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I have tried putting aluminium foil about 3 inches out from around burner, but that seemed to exacerbate the problem. I think it helped the insulate the area under the foil. It seems like I am ruining the stove. Is there anyway to prevent this from happening? I know I can get a burner for outside, but I would really rather brew inside the house. Especially in the winter.

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There is some experimentation going on with immersion of water heater coils for boiling, but I have no experience with that. I hear that it's fast and efficient, but I would be nervous about water + high voltage.

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Yes, I would have the same worry. – CLJ Dec 12 '10 at 23:55
I wouldn't call it experimentation. Many brewers have been doing it that way for a long time. Its perfectly safe as long as you take the right precautions. We take precautions with the propane and natural gas set ups most of us use, and I view that more dangerous than the electrical setups. – brewchez Dec 13 '10 at 12:29
Ah, experimentation. Space age technology. Turns out, tens of millions of people have been "experimenting" with these since as early as the 1860's to heat the water they bathe in. In any case, it's discussed in more depth in this thread: homebrew.stackexchange.com/questions/2677/… – Brandon Dec 13 '10 at 14:20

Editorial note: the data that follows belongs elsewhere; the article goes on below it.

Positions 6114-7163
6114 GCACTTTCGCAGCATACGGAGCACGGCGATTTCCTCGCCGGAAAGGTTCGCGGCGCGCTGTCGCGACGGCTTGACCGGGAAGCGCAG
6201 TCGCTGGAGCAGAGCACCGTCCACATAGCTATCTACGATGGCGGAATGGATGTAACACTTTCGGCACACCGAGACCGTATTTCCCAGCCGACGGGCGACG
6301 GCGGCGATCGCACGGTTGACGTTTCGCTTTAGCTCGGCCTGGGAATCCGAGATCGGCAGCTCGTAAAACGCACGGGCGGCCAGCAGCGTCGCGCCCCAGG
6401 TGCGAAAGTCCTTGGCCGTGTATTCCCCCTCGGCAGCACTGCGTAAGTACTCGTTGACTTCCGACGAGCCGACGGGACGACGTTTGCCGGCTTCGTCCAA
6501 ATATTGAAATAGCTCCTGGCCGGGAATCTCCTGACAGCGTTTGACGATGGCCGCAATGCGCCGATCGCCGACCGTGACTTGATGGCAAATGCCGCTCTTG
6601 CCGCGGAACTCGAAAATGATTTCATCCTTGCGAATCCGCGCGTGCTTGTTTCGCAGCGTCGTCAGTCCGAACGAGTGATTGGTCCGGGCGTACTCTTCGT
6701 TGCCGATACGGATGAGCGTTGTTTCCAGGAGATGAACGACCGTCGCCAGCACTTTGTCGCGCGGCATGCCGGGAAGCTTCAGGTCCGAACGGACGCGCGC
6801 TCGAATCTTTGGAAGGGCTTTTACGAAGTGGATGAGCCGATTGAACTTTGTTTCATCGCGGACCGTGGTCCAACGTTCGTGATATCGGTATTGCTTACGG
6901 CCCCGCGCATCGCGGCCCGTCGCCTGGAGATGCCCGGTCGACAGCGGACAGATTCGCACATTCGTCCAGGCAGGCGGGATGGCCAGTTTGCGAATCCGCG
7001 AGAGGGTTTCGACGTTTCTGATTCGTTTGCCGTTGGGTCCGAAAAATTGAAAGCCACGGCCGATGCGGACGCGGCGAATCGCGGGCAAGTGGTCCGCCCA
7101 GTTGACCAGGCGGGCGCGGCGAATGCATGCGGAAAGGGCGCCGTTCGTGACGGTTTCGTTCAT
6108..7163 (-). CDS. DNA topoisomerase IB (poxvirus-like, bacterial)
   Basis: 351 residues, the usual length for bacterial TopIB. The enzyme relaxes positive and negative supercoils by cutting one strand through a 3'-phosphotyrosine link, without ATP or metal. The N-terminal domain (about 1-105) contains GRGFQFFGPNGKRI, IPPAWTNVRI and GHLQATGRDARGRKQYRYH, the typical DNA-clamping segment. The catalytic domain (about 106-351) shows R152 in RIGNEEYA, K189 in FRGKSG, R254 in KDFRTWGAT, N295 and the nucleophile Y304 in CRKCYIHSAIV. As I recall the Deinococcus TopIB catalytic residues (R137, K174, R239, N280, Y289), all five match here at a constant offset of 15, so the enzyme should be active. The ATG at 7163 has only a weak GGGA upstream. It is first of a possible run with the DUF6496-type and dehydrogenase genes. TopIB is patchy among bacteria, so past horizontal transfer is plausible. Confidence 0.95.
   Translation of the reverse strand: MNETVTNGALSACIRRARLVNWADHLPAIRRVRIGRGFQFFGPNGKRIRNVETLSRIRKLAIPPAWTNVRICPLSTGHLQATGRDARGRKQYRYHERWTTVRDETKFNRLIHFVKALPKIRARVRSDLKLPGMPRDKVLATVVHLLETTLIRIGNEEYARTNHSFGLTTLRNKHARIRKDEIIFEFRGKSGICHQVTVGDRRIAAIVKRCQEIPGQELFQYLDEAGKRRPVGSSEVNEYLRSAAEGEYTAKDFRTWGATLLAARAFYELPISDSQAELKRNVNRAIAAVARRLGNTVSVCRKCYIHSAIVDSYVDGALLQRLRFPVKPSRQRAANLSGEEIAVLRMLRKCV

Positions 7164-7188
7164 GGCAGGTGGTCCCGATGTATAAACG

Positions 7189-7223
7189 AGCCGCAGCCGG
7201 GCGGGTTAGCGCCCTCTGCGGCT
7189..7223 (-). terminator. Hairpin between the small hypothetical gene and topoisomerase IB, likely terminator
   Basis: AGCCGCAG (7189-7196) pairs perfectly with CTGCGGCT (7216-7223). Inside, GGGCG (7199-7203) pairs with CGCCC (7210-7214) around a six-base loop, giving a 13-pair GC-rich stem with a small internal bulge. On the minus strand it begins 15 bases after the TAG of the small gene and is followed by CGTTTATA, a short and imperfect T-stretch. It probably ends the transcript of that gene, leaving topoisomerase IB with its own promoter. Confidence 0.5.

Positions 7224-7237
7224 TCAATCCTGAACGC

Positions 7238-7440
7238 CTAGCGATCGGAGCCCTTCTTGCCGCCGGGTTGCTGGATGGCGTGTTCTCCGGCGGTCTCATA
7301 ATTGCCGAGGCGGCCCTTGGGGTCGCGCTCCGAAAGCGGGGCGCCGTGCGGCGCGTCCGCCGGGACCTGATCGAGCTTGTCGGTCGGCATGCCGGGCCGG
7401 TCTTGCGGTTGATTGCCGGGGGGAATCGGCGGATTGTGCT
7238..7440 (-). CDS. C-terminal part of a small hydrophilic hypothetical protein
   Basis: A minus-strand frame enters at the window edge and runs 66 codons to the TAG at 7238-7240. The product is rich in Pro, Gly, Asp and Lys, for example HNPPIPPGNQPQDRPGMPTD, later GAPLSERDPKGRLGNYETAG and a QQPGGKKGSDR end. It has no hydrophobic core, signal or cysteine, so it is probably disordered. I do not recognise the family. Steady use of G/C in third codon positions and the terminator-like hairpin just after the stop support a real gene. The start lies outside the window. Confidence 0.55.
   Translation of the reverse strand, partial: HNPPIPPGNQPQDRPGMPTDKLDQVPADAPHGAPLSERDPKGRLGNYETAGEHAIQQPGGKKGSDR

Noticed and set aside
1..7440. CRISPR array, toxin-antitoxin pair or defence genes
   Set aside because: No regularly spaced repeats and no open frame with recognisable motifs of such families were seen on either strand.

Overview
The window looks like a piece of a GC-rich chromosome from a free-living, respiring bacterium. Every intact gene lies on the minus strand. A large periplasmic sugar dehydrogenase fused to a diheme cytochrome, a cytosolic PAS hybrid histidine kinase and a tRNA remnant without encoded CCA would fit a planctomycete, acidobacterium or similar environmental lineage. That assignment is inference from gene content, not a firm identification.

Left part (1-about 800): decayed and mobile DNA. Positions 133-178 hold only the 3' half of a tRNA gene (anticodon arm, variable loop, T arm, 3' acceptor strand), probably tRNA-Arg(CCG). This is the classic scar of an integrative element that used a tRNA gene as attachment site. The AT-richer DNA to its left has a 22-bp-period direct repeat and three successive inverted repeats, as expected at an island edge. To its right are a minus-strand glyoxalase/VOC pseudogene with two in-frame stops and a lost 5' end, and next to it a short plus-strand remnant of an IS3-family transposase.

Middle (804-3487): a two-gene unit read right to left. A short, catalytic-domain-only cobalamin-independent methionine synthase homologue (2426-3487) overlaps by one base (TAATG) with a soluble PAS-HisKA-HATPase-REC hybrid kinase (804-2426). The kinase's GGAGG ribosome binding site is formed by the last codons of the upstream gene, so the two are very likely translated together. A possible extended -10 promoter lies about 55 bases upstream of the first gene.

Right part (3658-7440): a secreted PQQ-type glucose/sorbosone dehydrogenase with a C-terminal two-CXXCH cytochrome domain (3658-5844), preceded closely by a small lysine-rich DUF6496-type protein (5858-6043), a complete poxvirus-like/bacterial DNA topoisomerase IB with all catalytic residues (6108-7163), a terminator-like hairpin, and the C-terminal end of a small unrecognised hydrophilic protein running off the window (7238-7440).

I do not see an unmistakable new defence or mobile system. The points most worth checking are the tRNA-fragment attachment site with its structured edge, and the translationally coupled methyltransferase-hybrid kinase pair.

up vote 2 down vote accepted

I think the answer to this question is that I buy a burner and do the brewing outside. Its not perfect and does require some more $, but its an imperfect world and given that I live in Florida, I can brew outside year round. I will just have to watch the forecast for rain.

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I'm a little late to this question, but I thought one solution might be to put down a layer of fiberglass fabric, the kind that is impregnated with epoxy to form fiberglass hulls and such. In its fabric form it is easy easy to lay down underneath and around the burner, non-conductive (if you have electric burners), impervious to heat, and an excellent insulator that should block most of the radiant heat coming off the burner.

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I wonder if this foil insulation would help: http://www.lowes.com/pd_13353-56291-ST16025_4294858104_4294937087?productId=1014123&pl=1&currentURL=/pl_Foil%2BInsulation_4294858104_4294937087_ It seems like you could just lay a sheet over the enamel while you boil. Of course, the first time you use it, you should probably babysit it to make sure it doesn't catch fire!

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